Spiritus Mundi is a Latin term that means "World Spirit" and generally embodies two interpretations: the first being the spirit that gives breath to all that has been created. The second is as a source of all images and symbols as collective unconscious, or the universal memory and ‘muse’ of poetic inspiration. This last definition was coined by William Butler Yeats in his poem "The Second Coming", from his book Spiritus Mundi. The idea of Spiritus Mundi in the alchemical operation refers to the first meaning.
On the one hand, the alchemist works to capture the most subtle matters, where the spirit of the world has not yet mixed (determined) in any of the Animalia, Vegetalia or Mineralia kingdoms; and, on the other hand, he purifies the matter with which he works in order to get again the influx of the quintessence or spirit of the world.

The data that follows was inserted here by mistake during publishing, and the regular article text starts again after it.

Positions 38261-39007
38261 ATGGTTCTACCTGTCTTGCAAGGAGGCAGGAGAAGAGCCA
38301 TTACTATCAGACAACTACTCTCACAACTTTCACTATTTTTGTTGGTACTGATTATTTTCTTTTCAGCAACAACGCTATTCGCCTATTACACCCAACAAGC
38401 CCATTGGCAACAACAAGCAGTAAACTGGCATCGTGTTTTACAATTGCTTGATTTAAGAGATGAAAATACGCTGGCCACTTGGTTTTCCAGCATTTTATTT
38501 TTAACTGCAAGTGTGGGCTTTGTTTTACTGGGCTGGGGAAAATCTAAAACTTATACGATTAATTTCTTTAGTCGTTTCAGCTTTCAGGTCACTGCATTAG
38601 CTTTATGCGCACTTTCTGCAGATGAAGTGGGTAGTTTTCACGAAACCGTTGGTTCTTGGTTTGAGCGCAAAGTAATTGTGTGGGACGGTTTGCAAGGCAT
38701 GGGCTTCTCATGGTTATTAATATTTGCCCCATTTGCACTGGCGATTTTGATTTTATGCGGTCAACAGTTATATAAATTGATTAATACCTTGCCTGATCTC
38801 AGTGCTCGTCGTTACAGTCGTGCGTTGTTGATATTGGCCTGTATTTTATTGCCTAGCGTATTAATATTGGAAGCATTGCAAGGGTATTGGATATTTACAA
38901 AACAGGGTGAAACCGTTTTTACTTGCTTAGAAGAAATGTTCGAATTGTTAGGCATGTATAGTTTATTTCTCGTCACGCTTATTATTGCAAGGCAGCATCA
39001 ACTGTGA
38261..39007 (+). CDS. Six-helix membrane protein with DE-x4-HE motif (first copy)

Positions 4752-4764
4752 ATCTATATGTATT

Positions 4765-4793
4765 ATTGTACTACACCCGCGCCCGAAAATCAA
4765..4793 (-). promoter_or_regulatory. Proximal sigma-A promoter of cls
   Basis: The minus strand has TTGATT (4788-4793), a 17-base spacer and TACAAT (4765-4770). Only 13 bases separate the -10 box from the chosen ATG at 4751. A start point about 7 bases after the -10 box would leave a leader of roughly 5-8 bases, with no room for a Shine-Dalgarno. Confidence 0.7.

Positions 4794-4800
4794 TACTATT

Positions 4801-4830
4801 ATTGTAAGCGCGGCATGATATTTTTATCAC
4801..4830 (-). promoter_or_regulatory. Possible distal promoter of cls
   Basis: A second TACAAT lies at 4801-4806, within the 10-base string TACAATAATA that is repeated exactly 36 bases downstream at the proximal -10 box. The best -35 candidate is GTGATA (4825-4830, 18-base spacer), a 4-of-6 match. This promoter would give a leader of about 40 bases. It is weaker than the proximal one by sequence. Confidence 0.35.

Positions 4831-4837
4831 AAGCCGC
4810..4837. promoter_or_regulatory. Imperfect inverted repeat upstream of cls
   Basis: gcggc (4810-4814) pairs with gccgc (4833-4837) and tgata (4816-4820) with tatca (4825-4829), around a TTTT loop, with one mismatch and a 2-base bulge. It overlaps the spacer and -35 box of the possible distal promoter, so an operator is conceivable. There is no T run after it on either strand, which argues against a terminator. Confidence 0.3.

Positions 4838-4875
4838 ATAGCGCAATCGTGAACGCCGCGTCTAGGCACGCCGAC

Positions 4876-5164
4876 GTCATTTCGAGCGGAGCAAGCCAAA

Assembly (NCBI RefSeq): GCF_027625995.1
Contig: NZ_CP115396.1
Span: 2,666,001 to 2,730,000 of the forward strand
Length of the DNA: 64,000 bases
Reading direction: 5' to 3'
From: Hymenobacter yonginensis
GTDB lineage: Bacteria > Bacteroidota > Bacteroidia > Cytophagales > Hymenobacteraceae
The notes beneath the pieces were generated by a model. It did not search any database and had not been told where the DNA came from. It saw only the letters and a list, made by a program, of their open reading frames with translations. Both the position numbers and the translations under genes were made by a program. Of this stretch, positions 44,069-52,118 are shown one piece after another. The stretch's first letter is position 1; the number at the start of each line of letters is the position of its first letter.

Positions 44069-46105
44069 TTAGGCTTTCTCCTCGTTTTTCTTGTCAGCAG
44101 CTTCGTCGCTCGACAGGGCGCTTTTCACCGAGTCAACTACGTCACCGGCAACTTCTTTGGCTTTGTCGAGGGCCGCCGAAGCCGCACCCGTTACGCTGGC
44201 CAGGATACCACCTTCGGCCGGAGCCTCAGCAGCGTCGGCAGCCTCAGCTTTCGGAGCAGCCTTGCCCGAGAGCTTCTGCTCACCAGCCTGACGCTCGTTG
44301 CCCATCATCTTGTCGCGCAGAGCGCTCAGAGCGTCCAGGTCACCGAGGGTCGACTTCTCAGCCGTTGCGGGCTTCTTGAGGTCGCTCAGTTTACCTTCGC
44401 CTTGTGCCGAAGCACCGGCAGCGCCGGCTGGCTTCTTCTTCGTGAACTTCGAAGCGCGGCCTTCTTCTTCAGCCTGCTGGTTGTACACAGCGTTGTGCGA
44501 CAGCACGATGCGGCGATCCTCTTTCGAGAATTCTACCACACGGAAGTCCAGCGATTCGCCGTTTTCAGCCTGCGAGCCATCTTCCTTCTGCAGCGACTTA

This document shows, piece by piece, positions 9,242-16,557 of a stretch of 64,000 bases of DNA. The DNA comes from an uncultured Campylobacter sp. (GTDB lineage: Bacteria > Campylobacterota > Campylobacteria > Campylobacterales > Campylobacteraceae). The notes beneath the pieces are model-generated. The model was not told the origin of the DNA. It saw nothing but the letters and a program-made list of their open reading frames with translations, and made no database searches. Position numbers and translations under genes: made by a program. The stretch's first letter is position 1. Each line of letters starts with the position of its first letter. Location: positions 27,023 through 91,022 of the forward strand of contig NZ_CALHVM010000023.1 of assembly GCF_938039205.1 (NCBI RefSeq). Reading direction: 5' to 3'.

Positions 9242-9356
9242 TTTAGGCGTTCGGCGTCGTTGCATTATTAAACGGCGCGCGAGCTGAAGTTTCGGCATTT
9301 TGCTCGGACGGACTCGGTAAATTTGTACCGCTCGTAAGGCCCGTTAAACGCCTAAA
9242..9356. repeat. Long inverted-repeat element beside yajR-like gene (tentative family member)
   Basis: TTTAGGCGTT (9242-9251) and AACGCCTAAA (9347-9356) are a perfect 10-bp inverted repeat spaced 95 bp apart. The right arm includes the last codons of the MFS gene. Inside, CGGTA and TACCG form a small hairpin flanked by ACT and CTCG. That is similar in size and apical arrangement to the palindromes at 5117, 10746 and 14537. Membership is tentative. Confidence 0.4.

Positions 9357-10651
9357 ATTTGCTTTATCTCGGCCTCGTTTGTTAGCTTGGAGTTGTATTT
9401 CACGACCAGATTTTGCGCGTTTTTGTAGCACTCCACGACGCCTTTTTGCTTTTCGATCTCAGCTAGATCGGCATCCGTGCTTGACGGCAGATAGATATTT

This is why alchemists are seen catching the morning dew or repeatedly purifying the materials they work with by fire (by techniques such as incineration or distillation); these roads lead to the elusive Atalanta.
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